An interior seal member 10 is provided for sealing engagement with the interior of the core member and the exterior of the wire 6. This seal may take the form of an O-ring and should also be made of a fire resistant material, such as those used for the friction means 8.
An anchoring nut 11, having threads 12 thereon for mutual engagement with the core member threads 7, is provided to anchor the conduit assembly 3 in the hole 2, as will be more fully explained hereafter. In addition, the anchoring nut 11 is provided with shoulders 13 which may serve to affix a base plate 14 of the service box 4 adjacent the slab 1. The service box 4 is provided with a cover 15 attached to the base plate 14 by fastening means such as screws 16 and with electrical outlets 17 to which the wire 6 is connected.
To install the conduit apparatus 3 of the present invention, a hole 2 is drilled through the floor 1. Then one end of the conduit apparatus 3 is placed in the upper opening of the hole 2 and a force applied thereto causing the apparatus to frictionally and sealingly engage the hole 2 for disposition as shown in the drawing. As previously described, the design of the frictional means 8, permits installation with a relatively small amount of force. However, greater force is required to remove the apparatus 3 from the hole.
Prior to, or following, installation of the conduit apparatus in the hole 2, a seal member 10 may be placed around the wire 6 and the wire and seal 10 then pulled through the interior of the core member 5 so that the seal 10 is disposed as shown in the drawing, sealingly engaging both core member 5 and the wire 6.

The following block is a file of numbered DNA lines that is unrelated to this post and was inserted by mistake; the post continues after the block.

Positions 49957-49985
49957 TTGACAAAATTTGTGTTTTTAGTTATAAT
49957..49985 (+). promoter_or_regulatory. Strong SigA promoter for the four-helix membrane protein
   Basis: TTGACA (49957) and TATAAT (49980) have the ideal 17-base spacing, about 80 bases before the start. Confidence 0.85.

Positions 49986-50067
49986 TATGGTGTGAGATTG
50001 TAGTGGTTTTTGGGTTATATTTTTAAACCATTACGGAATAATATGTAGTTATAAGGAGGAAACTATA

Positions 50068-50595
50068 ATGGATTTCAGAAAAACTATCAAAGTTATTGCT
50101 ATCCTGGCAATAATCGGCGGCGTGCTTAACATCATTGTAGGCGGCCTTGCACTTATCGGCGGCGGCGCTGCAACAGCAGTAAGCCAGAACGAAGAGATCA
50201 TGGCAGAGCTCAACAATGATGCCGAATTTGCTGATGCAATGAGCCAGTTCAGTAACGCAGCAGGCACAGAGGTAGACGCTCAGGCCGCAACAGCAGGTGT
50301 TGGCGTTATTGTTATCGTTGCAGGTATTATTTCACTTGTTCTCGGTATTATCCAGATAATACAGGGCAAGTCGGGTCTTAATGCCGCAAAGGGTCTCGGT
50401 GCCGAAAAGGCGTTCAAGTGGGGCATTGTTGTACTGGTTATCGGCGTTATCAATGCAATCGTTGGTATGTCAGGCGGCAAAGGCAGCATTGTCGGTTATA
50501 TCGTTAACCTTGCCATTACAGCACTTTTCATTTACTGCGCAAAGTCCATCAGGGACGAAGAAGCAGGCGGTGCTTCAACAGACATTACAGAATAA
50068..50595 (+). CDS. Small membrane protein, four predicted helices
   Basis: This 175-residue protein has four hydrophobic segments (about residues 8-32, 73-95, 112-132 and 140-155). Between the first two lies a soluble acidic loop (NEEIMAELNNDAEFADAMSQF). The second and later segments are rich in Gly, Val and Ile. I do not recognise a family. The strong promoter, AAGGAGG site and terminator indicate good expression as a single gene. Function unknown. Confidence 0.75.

To assure that the apparatus is firmly anchored in the hole 2, the anchoring nut 11 is threadedly engaged with core threads 7. As this is done, the base plate 14 may be placed adjacent the floor so that the anchoring nut 11 will also anchor the base plate 14. As the anchoring nut 11 is tightened, an upwardly directed force is applied to the conduit apparatus 3, and consequently, the frictional means 8. This upwardly directed force is resisted by the upwardly directed faces of the radial projections 9 causing the apparatus to be tightly wedged in hole 2. Thus the frictional means 8 serves not only to provide a fire resistant barrier seal but it also serves to anchor the conduit apparatus 3 and the base plate 14 to the floor slab 1.
The resulting conduit apparatus of the present invention is far superior to the prior art in many ways. It is cheaper to manufacture, less expensive to install and superior in performance.
Although the conduit apparatus of the present invention is primarily designed for wiring installations, it is not so limited. It can be used where it is desired to extend any elongate member through barriers such as floors, walls and the like. For example, it might be used for passage of piping, tubing or the like.
Although only one embodiment of the invention has been described herein, many variations can be made by those skilled in the art without departing from the spirit of the invention. It is therefore intended that the scope of the invention be limited only by the claims which follow.
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|U.S. Classification||52/220.8, 174/484, 52/232, 52/704, 411/71|